On lottery winners: The lottery is not the only way to become “lottery rich”, whatever that means. You can work a well-paying job and become a millionaire several times over. In fact, your CHANCES of becoming rich by being trained and becoming a skilled worker are much HIGHER than by playing the lottery. You should WANT to become rich as a reward for your diligent labor. BTW, I’m of the school of thought that state-sponsored lotteries are a horrible way to fund things like public schools, since such sudden riches promised and received by players ruins so many members of the public that schools are trying to educate. What a contradiction!

    On rich kids being spoiled: Over-generalization. I cite myself as an example. My father was likely a millionaire, although he hardly let anyone in on it. Our family lived by the principles of good education, hard work, and fair compensation. We tithed. We refrained from excessive worldly entertainment. We treasured family relationships. I use my inheritance to fund my frugal living while I work on an advanced degree. What happens when money is managed to take care of your basic needs? You’re freed to pursue loftier goals.

    On poor people being robbed: Poor people can be robbed, not by a bank robber. By the used-car salesman. By your employer. By the state lottery games and casinos. By sellers of all kinds of insurance. By credit card companies. By their own refusal to be educated.

    I want to be filthy stinkin’ rich, and I want nobody else to know about it. That’s why I’ll never play the lottery or gamble in a casino.

  3. Hazzard says:

    It would be interesting to see crime statistics on how often poor people are robbed, compared to rich people. As a former cop, I can tell you I think that poor people get robbed far more often than wealthy people do.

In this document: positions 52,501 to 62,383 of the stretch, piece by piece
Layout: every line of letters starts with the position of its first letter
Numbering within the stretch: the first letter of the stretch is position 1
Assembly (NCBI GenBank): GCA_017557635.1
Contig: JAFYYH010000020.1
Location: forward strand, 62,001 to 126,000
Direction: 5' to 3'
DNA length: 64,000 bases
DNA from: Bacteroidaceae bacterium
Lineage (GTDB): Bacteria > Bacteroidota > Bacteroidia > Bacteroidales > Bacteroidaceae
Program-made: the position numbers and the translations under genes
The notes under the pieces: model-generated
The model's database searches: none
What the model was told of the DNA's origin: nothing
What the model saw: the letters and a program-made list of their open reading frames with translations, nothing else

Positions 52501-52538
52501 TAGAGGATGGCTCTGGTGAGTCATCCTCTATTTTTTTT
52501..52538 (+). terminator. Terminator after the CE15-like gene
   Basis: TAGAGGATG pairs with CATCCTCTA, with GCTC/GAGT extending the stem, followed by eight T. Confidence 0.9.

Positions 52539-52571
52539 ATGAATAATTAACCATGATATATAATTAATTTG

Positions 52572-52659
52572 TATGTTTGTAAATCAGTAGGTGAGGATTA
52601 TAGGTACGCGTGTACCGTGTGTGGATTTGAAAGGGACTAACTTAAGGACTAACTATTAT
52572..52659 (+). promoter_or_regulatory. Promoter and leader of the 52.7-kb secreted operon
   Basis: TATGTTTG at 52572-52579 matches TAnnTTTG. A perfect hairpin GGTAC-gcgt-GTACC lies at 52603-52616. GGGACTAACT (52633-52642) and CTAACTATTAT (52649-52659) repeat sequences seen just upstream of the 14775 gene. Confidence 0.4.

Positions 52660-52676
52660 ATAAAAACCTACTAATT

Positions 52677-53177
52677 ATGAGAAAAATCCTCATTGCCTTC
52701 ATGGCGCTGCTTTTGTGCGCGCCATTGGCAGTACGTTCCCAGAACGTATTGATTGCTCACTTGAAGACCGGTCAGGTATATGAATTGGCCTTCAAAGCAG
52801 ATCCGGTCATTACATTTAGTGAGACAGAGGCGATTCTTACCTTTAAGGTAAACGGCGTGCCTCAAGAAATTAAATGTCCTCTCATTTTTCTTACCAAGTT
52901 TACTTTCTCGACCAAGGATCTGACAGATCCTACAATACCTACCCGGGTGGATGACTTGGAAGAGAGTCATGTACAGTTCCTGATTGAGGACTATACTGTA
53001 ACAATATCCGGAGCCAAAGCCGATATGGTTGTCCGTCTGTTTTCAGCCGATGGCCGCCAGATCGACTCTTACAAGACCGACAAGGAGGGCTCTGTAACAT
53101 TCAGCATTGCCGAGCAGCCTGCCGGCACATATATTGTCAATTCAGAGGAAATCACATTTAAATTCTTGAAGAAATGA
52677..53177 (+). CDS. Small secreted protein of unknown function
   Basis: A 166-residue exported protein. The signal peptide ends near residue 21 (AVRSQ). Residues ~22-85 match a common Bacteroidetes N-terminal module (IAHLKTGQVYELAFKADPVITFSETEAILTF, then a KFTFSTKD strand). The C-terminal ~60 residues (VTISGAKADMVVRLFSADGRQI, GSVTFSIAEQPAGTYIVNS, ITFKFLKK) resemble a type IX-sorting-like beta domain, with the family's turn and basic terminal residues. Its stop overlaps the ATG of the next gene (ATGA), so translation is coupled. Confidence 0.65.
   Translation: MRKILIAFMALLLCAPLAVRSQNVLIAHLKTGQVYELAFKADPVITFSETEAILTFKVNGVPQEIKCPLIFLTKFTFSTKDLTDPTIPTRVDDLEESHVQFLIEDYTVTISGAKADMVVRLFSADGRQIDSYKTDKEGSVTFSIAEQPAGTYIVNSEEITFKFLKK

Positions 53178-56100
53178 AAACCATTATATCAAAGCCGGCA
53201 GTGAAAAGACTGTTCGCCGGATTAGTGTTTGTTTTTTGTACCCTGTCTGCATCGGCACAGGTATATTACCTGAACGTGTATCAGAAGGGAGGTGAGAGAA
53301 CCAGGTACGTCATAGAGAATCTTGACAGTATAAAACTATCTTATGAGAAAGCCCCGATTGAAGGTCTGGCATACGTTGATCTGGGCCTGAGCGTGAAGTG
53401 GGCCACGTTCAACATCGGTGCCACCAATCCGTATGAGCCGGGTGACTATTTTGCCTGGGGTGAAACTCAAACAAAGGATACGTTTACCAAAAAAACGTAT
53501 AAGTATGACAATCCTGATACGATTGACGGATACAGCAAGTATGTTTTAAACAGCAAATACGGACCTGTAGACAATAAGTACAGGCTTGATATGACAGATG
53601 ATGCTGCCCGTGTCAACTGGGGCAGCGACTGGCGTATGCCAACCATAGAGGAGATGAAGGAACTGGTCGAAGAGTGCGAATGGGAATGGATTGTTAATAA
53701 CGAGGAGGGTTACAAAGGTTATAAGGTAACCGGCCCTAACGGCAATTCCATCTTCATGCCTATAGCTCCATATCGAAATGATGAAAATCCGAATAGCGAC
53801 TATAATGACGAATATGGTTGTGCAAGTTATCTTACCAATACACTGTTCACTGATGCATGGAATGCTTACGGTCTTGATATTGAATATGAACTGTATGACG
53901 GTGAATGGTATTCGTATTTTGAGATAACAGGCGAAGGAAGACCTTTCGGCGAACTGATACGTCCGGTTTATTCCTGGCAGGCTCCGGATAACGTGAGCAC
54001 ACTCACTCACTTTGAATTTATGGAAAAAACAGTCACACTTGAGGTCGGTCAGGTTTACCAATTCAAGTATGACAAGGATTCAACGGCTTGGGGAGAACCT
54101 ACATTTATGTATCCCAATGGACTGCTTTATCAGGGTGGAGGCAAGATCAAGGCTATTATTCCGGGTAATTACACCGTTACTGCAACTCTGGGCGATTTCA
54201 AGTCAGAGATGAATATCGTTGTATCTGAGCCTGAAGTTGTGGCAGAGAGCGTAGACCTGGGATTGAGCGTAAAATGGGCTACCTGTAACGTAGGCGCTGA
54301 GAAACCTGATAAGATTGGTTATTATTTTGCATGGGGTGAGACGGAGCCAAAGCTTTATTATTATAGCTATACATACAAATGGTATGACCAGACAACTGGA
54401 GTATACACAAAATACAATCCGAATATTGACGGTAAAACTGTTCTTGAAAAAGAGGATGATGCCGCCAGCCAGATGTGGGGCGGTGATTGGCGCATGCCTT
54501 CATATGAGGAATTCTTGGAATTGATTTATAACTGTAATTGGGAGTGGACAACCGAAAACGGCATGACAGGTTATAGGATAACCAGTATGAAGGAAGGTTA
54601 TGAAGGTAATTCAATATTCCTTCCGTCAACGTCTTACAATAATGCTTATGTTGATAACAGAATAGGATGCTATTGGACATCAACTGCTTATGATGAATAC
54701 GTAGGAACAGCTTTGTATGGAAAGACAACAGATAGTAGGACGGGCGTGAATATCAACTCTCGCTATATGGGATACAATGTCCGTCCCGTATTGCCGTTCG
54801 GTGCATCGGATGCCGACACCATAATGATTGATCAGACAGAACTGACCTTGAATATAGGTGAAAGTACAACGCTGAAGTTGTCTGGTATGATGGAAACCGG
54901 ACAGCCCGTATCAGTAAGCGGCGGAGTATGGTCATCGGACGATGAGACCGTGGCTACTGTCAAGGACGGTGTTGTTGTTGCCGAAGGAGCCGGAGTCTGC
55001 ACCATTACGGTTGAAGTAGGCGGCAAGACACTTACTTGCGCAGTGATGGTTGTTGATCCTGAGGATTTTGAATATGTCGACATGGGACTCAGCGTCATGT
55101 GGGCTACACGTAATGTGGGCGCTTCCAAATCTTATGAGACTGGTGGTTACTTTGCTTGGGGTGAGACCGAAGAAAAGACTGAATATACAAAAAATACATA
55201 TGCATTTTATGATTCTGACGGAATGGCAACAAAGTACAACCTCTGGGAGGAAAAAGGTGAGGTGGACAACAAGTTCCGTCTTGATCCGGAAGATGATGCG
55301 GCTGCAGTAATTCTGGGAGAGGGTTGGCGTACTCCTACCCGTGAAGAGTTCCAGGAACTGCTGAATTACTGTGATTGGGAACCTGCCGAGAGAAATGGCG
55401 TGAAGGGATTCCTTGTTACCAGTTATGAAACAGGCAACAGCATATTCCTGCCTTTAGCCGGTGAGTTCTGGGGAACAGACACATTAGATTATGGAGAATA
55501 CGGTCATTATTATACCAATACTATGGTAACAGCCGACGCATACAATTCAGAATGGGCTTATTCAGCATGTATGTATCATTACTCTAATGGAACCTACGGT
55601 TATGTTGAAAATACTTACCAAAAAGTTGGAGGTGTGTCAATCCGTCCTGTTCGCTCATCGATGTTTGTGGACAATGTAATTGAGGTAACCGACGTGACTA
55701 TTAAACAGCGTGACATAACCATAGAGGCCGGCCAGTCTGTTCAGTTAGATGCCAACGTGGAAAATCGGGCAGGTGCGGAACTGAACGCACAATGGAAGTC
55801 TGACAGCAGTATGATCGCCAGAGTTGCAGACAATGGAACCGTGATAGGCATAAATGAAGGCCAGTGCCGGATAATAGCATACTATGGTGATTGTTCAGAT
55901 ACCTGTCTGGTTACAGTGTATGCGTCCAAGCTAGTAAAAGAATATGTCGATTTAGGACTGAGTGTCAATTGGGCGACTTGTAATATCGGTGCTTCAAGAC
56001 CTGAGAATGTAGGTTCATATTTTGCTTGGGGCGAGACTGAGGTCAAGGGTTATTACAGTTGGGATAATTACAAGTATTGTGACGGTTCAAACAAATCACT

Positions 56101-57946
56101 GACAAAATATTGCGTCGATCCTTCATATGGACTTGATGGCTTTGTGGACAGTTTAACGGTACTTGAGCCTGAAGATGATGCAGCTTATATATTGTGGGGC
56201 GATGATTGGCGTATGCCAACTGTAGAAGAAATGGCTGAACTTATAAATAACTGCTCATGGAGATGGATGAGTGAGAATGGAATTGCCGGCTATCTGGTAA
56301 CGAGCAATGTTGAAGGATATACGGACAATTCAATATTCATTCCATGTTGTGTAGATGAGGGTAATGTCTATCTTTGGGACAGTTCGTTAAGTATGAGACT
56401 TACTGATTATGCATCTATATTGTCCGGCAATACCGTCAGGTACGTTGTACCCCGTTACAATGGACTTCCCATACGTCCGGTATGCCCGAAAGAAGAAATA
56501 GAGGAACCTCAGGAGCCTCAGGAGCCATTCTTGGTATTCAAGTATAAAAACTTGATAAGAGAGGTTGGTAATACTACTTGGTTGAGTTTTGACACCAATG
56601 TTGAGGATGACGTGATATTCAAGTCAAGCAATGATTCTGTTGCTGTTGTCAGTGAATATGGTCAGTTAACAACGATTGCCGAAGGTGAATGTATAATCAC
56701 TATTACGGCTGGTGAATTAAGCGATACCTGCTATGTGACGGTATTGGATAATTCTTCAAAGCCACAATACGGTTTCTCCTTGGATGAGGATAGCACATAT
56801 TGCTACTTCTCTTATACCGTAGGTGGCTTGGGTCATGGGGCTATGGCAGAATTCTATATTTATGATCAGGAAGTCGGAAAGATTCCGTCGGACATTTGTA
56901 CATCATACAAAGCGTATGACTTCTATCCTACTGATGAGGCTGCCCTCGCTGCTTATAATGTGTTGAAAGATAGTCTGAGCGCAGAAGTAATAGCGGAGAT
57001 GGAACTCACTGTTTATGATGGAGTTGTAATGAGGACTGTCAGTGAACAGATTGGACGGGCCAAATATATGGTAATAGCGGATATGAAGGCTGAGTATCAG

Poor people are exposed to far more “person to person” crime than rich people are, but of course, I don’t have any statistics to back up that statement. If you were to look at regional crime maps, I think you’d find that there is far more crime in impoverished areas than there is in wealthier areas.

    But generally, I do agree with the post. Money can bring a whole set of problems with it. I think that most PF bloggers and their audiences would be the most likely to handle the money in an intelligent way.

  4. FH says:

    Wow! That was kind of depressing. However, there is a lot of truth to it. Here is a dilemma, money helps to solve a lot of problems but like anything else, if it’s put in the “wrong hands” it creates a lot of problems, too.

    I will be honest I do want to be rich and given time I likely will be. However, I am dreading the idea of handing my money over to my kids if or when they are not ready for it.

    I would much rather have a “family bank” that they can go to and borrow with the idea that they need to manage it smart after the loan is granted and be able to repay it after they have given the money some proper growth. Money can do good for them is they earn the right to have it and if they use it creatively.

    I will also teach them about charity when they are a little older. As a matter of fact, my wife and I are already teaching our 5 year old about giving.

    Paris Hilton is a big disgrace to anything decent in this world, I agree. However, I do not believe that this is simply because of the Hilton family fortune. It is all about the upbringing. Something must have gone wrong there. To illustrate the point though, there is also a lot of lazy, arrogant bums out there who live off of wellfare, spending your and my tax dollars and breeding like there is no tomorrow. Therefore, I tend to think that being RICH is not a pre-requisit for being SHAMELESS.

    Thank you.

    FH

  5. Dustin says:

    Quite hilarious indeed.

  6. Minimum Wage says:

    Actually, I suspect that poor people are more likely than rich people to be robbed. Rich people are generally able to exercise living, working, and recreational options which afford them minimal contact with the types of people more likely to try to rob them. Not too many muggers living in rich neighborhoods. (Yes I know about the Millionaire Next Door who lives modestly, but even they are able to generally avoid muggers, and of course they blend into the neighborhood and never call attention to themselves.)

  7. Thom Thrift says:

    I agree that we should all strive to better our financial situtation but I too think there are circumstances when the best decision may not be a decision that increases our wealth. From my blog: